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  • Angela Allyn

Experimentation and Disruption at Red Orchid

It’s pretty much a given at this point that the pandemic changed so much about so many areas of living. Theatre, the art form where we explore human life, has been no exception. To stay afloat over the months of being unable to have live performances, many artists pivoted into virtual presentations. And now as we come back to bodies in the room performance where we are all in a space together, not only the artists have changed: audiences are also different. What do we do with that knowledge? What kinds of art does this new world make and require? It was acknowledging these questions and bravely opening up to the realm of What If that Red Orchid Theatre, one of Chicago’s longest running storefront ensembles, swapped out a second play for this season and created an incubator project. Ensemble members could propose an inquiry and projects were given time and support and live presentations. Shade Murray created Reawakening Desire, a devised re-imagining of Chekhov’s Uncle Vanya in their home space on Wells, and Dado created Act Five, an experiment with actors and musicians that asks what happened after Chekhov’s Cherry Orchard ended, in Facility Theatre’s space on California Ave.

As Dado noted in a post “performance” discussion, the normal theatrical process– which she feels is tired- is to find a script, get the rights to it and then direct it, but here both lead artists have deconstructed this process. For Murray, he set himself a task of shaking up the gender binary and asking what is romance? He noted he wanted to move forward back” into live” by taking bold swings and larger risks. For Dado, the question was could you find a play with a different kind of process? And what happens when musicians are part of the creation? Neither work was meant to be a “finished” project. Both were experiments, fraught with risks (would this be worth watching?) Both creators dug deep into complex questions and then brought brave actors, and in Dado’s case musicians,

into the room to engage in the investigation. Murray’s piece had a single iteration on a Sunday afternoon, Dado’s installation with an evolving script by Katherine Swan and a rotating group of musicians had 5 versions, each session gathering data that might be incorporated into the next time.

I attended one of the Act Five evenings and it was thrilling. It strongly reminded me of what I imagined the performance art Happenings that occurred in New York in the 1950’s and 60’s would have been like. This evening included champagne toasts, quantities of vodka and a table filled with olives and pickles which audience members were encouraged to sample, bringing us into Lovey’s former estate and giving us a sensory immersion into the information.

Both artists noted that the pandemic changed their directorial/devising theatrical process and it opened up opportunities to work with people that time, space and distance may have prevented in the past. While, industry wide, zoom rehearsals get mixed reviews, it does allow for an efficient process and may have given a heightened energy to when all were together in a room at last. Live has become precious, different, not taken for granted. Dado noted that doing table work online can be liberating because you are not countering the exhaustion from getting there. Murray spoke of “homework” time and how really good work can happen at home. He is very appreciative of a hybrid work model for theater.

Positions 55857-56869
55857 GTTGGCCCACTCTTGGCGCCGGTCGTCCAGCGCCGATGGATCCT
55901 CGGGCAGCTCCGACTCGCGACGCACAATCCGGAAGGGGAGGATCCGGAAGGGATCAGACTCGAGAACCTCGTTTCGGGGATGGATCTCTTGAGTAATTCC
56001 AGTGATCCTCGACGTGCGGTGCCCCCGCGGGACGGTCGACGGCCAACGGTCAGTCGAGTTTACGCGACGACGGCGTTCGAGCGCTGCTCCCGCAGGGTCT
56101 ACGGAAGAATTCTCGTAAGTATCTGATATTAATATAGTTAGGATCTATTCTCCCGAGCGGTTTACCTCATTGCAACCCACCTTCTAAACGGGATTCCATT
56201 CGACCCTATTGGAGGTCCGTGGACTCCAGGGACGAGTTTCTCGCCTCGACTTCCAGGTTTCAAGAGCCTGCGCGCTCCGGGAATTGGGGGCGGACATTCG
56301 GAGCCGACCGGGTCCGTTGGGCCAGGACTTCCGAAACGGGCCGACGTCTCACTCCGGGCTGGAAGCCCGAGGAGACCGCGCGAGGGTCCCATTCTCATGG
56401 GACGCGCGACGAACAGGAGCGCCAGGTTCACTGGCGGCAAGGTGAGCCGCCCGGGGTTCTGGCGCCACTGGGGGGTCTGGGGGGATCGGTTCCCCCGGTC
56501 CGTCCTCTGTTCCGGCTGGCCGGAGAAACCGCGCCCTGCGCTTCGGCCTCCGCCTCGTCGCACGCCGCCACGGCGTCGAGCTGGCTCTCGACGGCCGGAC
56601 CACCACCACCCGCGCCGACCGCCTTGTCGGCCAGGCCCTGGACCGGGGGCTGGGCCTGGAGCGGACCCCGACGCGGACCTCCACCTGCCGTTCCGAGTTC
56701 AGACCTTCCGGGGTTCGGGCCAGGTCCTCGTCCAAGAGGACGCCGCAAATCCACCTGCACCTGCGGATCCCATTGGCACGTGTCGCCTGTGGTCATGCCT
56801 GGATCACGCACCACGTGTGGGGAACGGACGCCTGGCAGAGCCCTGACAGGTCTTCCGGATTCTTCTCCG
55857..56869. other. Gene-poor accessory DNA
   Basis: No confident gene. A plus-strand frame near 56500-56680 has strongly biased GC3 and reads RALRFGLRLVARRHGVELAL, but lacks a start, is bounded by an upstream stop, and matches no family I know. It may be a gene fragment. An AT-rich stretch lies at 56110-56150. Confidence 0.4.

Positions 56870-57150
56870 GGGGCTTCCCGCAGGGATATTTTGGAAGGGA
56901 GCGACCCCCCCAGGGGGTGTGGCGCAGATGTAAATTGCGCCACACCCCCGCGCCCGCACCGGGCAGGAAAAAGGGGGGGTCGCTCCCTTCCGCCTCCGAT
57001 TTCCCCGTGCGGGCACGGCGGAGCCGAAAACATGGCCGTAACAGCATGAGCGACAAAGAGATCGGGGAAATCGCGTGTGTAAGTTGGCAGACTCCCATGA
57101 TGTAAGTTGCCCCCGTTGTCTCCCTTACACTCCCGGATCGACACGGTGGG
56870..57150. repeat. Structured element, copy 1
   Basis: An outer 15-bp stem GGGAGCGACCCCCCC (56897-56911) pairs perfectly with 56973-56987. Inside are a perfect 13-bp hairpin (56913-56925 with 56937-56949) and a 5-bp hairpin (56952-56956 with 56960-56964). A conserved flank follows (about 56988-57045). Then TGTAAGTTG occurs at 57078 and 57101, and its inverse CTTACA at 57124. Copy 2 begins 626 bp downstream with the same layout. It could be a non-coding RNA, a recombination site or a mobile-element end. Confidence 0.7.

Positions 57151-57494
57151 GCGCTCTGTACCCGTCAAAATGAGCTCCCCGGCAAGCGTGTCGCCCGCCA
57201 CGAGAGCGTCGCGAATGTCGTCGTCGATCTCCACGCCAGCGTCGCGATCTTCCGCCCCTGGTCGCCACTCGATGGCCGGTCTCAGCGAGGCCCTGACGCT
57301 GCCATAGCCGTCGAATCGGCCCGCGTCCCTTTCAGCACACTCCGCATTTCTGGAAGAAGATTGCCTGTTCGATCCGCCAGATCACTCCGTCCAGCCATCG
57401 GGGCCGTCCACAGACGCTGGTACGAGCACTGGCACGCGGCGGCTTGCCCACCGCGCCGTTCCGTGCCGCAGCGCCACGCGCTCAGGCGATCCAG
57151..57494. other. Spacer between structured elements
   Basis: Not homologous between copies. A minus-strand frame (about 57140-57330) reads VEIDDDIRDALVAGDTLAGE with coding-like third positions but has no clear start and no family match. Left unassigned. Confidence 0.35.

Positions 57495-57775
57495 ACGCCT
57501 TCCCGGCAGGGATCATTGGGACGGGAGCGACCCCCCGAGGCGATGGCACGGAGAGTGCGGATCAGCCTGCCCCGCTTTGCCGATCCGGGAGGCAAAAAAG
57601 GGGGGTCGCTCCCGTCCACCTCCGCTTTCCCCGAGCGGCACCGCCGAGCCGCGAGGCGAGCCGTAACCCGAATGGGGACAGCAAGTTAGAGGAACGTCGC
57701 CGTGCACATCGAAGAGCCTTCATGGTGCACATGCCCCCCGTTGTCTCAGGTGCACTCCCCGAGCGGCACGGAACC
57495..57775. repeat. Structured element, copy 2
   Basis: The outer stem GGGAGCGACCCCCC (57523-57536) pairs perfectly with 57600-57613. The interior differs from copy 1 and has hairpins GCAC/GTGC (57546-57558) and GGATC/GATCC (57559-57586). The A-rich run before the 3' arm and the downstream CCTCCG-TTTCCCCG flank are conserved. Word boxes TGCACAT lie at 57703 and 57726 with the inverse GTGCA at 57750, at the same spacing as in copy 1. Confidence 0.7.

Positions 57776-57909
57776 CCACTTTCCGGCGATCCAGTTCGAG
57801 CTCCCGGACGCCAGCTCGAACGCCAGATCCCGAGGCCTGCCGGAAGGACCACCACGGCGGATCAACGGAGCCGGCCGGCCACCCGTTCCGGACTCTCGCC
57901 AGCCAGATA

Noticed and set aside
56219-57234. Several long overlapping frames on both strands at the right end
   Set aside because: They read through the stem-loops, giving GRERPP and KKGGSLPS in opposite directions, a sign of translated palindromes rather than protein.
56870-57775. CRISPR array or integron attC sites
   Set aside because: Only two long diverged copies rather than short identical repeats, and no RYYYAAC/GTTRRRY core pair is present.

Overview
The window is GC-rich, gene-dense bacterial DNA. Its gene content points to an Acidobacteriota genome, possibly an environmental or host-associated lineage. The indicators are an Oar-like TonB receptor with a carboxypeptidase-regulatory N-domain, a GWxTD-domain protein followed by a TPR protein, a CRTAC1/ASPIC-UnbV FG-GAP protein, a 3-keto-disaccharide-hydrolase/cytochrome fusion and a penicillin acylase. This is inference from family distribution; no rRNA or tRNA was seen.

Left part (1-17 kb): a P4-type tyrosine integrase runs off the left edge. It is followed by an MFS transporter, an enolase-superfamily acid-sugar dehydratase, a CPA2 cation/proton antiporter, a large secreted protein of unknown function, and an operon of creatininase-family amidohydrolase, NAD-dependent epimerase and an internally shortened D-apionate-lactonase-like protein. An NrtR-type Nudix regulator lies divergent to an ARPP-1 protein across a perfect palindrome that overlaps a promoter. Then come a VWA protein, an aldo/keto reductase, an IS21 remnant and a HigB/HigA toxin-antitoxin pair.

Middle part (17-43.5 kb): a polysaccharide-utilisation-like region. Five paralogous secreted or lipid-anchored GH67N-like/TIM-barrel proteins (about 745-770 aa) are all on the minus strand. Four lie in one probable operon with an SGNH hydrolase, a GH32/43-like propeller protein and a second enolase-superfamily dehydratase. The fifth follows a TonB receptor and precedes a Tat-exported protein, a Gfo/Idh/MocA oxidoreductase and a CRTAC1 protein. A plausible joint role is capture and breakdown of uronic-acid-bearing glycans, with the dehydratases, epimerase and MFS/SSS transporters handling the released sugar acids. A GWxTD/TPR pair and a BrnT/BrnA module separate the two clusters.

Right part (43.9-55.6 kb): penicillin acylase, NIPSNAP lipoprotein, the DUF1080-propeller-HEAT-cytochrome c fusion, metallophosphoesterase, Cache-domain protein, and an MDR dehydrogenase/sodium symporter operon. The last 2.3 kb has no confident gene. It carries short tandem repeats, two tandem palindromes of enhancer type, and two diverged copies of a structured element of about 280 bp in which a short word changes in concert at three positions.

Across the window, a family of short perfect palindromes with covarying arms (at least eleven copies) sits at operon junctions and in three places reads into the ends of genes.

What the Incubator Project did was allow artists to deep dive into the kind of creative research we may have lost outside of the rare “experimental” programs in art schools and marginalized collectives. It took the art form to a new place and allowed for the possibility of utter failure, except the audience, so generous and craving to be included in the experience, goes away with a beautiful sensation. Audiences were given a golden chance to look deep into process and become part of it at the point where it's not clear where all this is going. And that's really like life right now: we are all in process, not sure where we are going.

It is my fondest hope that the infrastructure to support this kind of creative inquiry, this excavation of new models and new art can be created. We need a kind of fecund environment to grow the art we need for this new normal. A shout out to the board and funders of Red Orchid who created this greenhouse. I can’t wait to see what grows out of this project, I pray we see more projects like this.

The Incubator Project presented Act Five on Feb. 15, Feb. 22, March 1, March 8, March 9

at Facility Theatre, 1138 N California Ave and Reawakening Desire on Sunday March 5 at Red Orchid Theatre, 1531 N. Wells in Chicago.

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